After computing the covariances in step **306**, steps **302** through **306** are repeated until M data samples are acquired and processed (step **308**). The number of data samples M depends on the particular implementation and may be selected based on a tradeoff between the accuracy of the covariances II, QQ, and IQ and speed, where speed is the amount of time required to acquire and process the M data samples according to steps **302**-**308**. In one embodiment, M is approximately 200,000.

Finally, the correction matrix (H) and/or the I/Q mismatch errors (Δφ and Δ) are computed based on the covariances II, QQ, and IQ (step **310**). As described below in detail, the correction matrix (H) and/or the I/Q mismatch errors (Δφ and ε) may be computed based on the following equations:

The mathematical details of the derivation of equations will now be described. A symmetric model of the I/Q mismatch of the receiver front end **32** may be defined as:

and the RF noise at the antenna is defined as:

*RF*noise=*I* _{i }cos(ω_{RF} *t*)−*Q* _{i }sin(ω_{RF} *t*).

K_{11 }through K_{22 }define a distortion matrix K_{RX }of the receiver front end **32**, I_{o }and Q_{o }define the baseband noise at the output of the receiver front end **32**, and A is the average IQ gain. This model is called “symmetric” because it splits the imbalances evenly between the two mixers **46** and **47**. There is no loss of generality in using a symmetric model.

Now, let <x,y> denote the correlation of x and y, which is the dot product of the vectors x and y divided by the number of entries. Assuming that <I_{i}, Q_{i}>=0 and that A^{2}<I_{i}, I_{i}>=A^{2}<Q_{i}, Q_{i}>=C^{2},

II=<I_{o},I_{o}>

QQ=<Q_{o},Q_{o}>, and

IQ=<I_{o},Q_{o}>.

Then,

*II*=(*K* _{11} ^{2} *+K* _{12} ^{2})·*C* ^{2},

*QQ*=(*K* _{21} ^{2} *+K* _{22} ^{2})·*C* ^{2}, and

*IQ*=(*K* _{11} *K* _{21} *+K* _{12} *K* _{22})·*C* ^{2}.

Substituting for K_{11 }through K_{22},

Solving for C, ε, and Δφ yields,

Now turning to the extraction of the correction matrix (H). The IQ covariance matrix of the incoming RF noise is proportional to the 2×2 identity matrix. I/Q mismatch makes the covariance matrix at the output of the receiver front end **32** non-diagonal with unequal diagonal elements. The correction matrix (H) is a change of variables such that the covariance matrix of the new variables is proportional to the identity matrix. Let P be the covariance matrix of the vector x=[I_{o}, Q_{o}], and E be the expectation operator. Thus, by definition,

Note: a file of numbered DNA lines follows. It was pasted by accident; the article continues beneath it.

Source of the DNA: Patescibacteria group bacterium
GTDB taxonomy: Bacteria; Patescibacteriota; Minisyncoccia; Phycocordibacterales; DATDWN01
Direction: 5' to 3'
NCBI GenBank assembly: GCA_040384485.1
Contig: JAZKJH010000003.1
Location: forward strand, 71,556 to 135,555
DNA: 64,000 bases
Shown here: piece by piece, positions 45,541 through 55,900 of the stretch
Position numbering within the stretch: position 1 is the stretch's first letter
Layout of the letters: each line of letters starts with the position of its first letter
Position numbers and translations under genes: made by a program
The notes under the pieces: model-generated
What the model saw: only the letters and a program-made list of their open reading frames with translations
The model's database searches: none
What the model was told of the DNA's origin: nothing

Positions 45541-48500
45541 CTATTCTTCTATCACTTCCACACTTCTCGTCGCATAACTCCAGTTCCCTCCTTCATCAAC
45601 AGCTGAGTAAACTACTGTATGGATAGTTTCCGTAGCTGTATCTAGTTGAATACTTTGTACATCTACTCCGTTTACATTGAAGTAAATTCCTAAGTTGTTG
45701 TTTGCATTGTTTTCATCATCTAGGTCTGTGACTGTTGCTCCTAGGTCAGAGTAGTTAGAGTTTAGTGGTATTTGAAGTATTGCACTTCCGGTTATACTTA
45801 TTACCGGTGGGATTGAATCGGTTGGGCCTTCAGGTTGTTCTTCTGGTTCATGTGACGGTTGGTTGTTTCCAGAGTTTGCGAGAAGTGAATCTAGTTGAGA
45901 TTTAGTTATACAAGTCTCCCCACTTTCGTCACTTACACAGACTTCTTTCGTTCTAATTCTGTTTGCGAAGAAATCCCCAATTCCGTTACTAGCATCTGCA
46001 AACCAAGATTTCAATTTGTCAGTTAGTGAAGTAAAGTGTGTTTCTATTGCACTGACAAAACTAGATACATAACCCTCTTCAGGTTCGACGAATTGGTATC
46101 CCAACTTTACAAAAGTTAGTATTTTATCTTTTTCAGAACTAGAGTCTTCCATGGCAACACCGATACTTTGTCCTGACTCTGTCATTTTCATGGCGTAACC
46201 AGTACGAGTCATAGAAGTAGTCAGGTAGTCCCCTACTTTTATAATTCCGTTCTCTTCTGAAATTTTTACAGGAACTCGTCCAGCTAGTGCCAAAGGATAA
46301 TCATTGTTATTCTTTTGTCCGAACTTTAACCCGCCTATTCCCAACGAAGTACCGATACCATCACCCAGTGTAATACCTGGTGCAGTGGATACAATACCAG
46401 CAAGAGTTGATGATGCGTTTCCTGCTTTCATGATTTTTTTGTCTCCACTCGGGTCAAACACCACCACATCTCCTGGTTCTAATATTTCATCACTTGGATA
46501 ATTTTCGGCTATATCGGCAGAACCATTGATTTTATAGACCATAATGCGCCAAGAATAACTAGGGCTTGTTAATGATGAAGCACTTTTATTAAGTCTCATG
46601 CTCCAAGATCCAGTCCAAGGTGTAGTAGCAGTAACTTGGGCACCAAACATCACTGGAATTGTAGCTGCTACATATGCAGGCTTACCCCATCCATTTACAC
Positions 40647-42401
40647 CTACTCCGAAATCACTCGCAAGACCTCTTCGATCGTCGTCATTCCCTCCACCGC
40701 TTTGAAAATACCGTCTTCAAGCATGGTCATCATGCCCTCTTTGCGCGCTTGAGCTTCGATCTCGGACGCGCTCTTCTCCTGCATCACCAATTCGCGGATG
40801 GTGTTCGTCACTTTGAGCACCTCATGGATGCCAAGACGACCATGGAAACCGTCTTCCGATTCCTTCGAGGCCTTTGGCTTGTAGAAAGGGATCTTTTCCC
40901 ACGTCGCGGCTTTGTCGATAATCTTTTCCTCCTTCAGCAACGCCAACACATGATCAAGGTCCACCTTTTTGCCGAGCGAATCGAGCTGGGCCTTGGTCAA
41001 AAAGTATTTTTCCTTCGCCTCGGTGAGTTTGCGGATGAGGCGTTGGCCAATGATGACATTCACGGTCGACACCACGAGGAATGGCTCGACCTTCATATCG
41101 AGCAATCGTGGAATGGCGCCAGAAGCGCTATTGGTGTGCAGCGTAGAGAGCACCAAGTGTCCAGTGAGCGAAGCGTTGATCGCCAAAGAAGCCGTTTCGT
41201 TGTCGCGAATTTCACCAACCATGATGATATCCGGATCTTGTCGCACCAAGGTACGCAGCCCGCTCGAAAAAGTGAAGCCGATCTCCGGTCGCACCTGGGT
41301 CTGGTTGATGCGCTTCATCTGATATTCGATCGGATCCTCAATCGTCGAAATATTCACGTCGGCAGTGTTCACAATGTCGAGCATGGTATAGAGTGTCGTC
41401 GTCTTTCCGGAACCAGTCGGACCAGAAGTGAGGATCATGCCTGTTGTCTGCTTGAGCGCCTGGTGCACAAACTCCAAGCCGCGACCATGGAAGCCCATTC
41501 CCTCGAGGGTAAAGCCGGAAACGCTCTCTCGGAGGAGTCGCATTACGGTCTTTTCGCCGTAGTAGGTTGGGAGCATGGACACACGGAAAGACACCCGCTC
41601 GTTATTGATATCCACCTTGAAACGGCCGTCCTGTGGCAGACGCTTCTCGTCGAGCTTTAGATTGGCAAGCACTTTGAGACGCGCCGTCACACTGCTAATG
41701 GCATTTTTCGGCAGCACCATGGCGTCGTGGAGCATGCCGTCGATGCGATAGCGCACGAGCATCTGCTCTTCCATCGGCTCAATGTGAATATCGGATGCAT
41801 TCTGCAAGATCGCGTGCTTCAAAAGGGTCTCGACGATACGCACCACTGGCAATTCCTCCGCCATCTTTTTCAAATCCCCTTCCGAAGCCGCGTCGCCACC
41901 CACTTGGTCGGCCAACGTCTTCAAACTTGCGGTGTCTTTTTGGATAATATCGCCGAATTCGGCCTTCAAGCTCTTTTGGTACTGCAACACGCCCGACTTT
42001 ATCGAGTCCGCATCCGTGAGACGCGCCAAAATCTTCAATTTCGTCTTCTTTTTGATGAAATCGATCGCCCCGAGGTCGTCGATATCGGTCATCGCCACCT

P=E[xx^{T}].

A new set of variables, y, may then be related to x through a non-singular transformation matrix H. Note that H is also the correction matrix (H) The vector of new variables is:

y=Hx.

Let the covariance of y be M. Thus, by definition,

M=E[yy^{T}].

Substituting for y provides:

M=E[Hxx^{T}H^{T}], or

M=HPH^{T}.

The objective is to make M proportional to the identity matrix. Since the correction matrix is normalized later, there is no loss of generality in making M equal the identity matrix. Setting M equal to the identity matrix and solving for P provides:

*P=H* ^{−1} *H* ^{−T}, or

*P* ^{−1} *=H* ^{T} *H. *

This implies that the Cholesky decomposition of P inverse gives the desired transformation matrix H. More specifically, if

The constant, CONSTANT, may be ignored since the correction matrix can be normalized to the largest element. Accordingly,

*a=√{square root over (QQ)}, *

Therefore, the correction matrix (H) is:

**400** for determining the correction matrix (H) and/or the I/Q mismatch based on RF noise according to another exemplary embodiment of the present invention. This embodiment compensates for excessive baseband noise. Uncompensated, excessive baseband noise can corrupt the calibration. Data samples, or samples of the digitized quadrature receive signal (I_{R}, Q_{R}), are first acquired for either a high or low gain setting of the LNA **42** (step **402**). These samples are acquired when only RF noise is present at the antenna **18**. As discussed below in more detail, if a packet is received during the data acquisition step **402**, the data samples are deemed to be corrupted for I/Q calibration purposes and are discarded. As an alternative to using RF noise, any random signal having a two-dimensional I versus Q trajectory may be used. The data samples may be acquired from data buffers storing N samples of the in-phase component (I_{R}) and the quadrature component (Q_{R}) such that the baseband processor **38** obtains a block of data samples from the data buffers. Alternatively, data samples may continuously be provided without first being stored in buffers.

After the data samples are acquired, the data samples are compensated for drift (step **404**). In other words, the data samples are detrended. In one embodiment where the data samples are retrieved from a data buffer, a line is fitted through the data samples for I_{R }and then subtracted from the data samples for I_{R}. Similarly, a line is fitted through the data samples for Q_{R }and then subtracted from the data samples for Q_{R}. In another embodiment where the data samples are continuously processed by the baseband processor **38** rather than obtained in blocks from the data buffers, the data samples may be high pass filtered by, for example, an Infinite Impulse Response (IIR) high pass filter in order to compensate for linear drift. Hereafter, the steps assume that the data samples are acquired from data buffers. However, the present invention is not limited thereto.